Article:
Sunday, July 31, 2016

Research for Better Paintings


'Plight of the Bumblebees'          18x24         pastel        ©Karen Margulis
available $500
I had a concept in mind. I wanted to paint a meadow and fill it with bees. But I was leaning towards an early morning sky instead of a bright blue-sky day.  I picture bees buzzing around flowers on a warm summer day so I wasn't sure if my concept would be a believable scenario. Do bees pollinate at dusk or sunrise or early morning or cloudy days? I obviously didn't know enough about bees and I didn't want to put bees into the wrong environment or conditions.

For paintings to be authentic and feel right they need to be true to real life.

Sure, we can get away with a lot when painting. After all we are the artists and can do whatever we want. But sometimes understanding the science and natural history behind a scene can  help make the painting better.

So I did a little research and asked Google if bees pollinated during overcast conditions or early morning. You learn something everyday and I learned that BUMBLEBEES do pollinate under many more conditions than honeybees. They are active at 40 degrees F and will pollinate early in the morning and later into the day as well as on cloudy, overcast , windy and even rainy days!  They are larger and carry more pollen and are more efficient than honeybees.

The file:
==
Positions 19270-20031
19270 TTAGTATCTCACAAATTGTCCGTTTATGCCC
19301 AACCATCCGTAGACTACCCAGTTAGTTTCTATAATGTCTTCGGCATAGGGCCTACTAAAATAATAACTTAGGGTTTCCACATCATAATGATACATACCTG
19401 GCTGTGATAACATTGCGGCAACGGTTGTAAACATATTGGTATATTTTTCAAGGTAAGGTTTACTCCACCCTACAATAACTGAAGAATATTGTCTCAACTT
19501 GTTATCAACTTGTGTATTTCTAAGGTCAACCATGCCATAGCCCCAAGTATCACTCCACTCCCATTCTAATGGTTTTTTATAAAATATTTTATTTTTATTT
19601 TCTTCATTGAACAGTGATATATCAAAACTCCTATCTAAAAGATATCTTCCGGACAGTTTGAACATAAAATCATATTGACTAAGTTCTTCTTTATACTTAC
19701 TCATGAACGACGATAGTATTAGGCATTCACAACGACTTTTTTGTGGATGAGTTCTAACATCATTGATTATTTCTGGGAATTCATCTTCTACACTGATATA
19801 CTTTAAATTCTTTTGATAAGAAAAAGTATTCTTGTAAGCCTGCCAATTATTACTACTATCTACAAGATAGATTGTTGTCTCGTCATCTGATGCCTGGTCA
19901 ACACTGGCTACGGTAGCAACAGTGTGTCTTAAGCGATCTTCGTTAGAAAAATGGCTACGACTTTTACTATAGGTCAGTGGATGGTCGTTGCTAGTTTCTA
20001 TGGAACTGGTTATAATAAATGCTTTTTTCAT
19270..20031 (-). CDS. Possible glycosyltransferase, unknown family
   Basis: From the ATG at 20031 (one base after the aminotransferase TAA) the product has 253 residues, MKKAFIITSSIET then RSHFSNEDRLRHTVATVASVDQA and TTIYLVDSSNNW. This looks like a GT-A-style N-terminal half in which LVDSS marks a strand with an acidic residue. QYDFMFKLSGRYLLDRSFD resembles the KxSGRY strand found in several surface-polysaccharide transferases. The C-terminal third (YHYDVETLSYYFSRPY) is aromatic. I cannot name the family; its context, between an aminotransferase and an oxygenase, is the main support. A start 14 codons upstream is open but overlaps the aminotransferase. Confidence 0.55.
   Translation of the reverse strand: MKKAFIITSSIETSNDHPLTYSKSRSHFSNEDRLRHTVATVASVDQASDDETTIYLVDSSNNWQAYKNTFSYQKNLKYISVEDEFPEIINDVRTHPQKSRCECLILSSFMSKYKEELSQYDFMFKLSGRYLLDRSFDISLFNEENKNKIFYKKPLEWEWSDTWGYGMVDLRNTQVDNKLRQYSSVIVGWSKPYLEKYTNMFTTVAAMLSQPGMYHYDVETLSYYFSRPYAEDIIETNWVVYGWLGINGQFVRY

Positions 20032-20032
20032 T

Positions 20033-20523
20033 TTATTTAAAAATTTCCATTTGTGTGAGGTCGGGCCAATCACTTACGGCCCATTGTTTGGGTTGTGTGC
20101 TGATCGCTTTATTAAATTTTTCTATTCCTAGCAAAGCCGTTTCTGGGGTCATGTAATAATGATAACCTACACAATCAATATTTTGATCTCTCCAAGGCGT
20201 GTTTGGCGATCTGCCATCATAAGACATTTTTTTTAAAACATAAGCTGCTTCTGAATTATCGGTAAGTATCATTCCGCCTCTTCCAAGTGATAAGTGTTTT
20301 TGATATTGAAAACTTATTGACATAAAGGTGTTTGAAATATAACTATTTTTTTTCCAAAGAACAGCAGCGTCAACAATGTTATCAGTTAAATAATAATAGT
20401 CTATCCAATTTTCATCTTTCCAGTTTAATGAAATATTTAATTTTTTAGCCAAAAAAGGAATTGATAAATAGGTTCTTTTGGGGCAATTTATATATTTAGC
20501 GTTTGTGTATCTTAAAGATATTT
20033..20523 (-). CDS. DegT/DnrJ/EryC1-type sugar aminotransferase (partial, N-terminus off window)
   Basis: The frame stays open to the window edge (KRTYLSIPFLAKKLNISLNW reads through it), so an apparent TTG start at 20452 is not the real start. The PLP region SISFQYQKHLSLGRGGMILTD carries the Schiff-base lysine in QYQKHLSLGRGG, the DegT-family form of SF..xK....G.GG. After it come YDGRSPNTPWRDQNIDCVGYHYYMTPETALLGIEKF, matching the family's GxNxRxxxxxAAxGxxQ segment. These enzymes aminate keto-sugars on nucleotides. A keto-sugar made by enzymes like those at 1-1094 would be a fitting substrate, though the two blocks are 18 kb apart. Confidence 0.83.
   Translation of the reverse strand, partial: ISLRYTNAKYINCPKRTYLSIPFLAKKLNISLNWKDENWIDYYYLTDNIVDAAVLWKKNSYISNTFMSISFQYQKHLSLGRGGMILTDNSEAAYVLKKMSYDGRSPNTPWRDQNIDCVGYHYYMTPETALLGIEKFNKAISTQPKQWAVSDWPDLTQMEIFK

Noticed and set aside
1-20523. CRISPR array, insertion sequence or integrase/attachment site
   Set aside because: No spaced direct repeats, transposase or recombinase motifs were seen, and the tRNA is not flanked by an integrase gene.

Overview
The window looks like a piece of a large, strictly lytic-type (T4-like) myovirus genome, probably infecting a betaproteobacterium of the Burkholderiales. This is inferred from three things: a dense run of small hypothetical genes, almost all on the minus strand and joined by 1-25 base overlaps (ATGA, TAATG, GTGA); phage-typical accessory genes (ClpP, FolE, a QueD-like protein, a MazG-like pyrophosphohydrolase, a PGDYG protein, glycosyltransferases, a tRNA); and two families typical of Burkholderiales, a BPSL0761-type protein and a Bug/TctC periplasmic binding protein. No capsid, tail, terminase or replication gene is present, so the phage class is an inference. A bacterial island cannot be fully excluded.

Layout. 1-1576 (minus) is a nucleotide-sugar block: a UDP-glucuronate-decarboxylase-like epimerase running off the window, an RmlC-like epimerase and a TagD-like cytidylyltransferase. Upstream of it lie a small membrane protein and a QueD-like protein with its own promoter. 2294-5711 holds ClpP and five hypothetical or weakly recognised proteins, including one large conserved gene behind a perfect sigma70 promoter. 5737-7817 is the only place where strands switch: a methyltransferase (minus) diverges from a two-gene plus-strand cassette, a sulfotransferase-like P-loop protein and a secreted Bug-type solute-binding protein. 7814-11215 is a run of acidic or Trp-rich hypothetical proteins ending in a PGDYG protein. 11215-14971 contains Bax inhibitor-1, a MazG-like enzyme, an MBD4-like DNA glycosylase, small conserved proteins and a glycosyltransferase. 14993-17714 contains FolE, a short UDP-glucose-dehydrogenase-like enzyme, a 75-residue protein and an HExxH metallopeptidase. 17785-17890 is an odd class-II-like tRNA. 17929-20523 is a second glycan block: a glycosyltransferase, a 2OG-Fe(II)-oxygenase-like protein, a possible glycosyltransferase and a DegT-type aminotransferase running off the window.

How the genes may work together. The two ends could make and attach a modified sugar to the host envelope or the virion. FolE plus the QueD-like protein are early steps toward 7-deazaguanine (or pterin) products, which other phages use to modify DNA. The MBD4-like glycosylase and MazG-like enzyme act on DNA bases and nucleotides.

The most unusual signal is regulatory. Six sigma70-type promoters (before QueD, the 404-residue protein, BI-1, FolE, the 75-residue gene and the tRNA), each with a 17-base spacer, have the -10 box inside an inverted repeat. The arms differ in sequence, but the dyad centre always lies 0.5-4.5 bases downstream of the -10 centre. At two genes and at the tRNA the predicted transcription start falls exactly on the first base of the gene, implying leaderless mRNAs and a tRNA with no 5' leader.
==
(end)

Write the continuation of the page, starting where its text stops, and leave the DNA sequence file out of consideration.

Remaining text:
It was interesting information that helped me decide that it would be just fine to put some bumblebees into my early morning meadow. 

Oil stain underpainting on Uart 500 grade paper



close-up of the bumblebees


 It was a valuable lesson. Not just in learning about the difference between bumblebees and honeybees but it reinforced the importance of really knowing the landscape. To paint the truth we must know what is true.

2 comments:

Carol Schiff said...

This is one of my favorites of your paintings. Such a charming way to view the world and a great reminder to really stop and observe our surroundings.

Serviced Apartments London Lady said...

I love these paintings and it's so interesting to hear more about the process, it makes sense that learning more about the landscape would positively influence your artistry.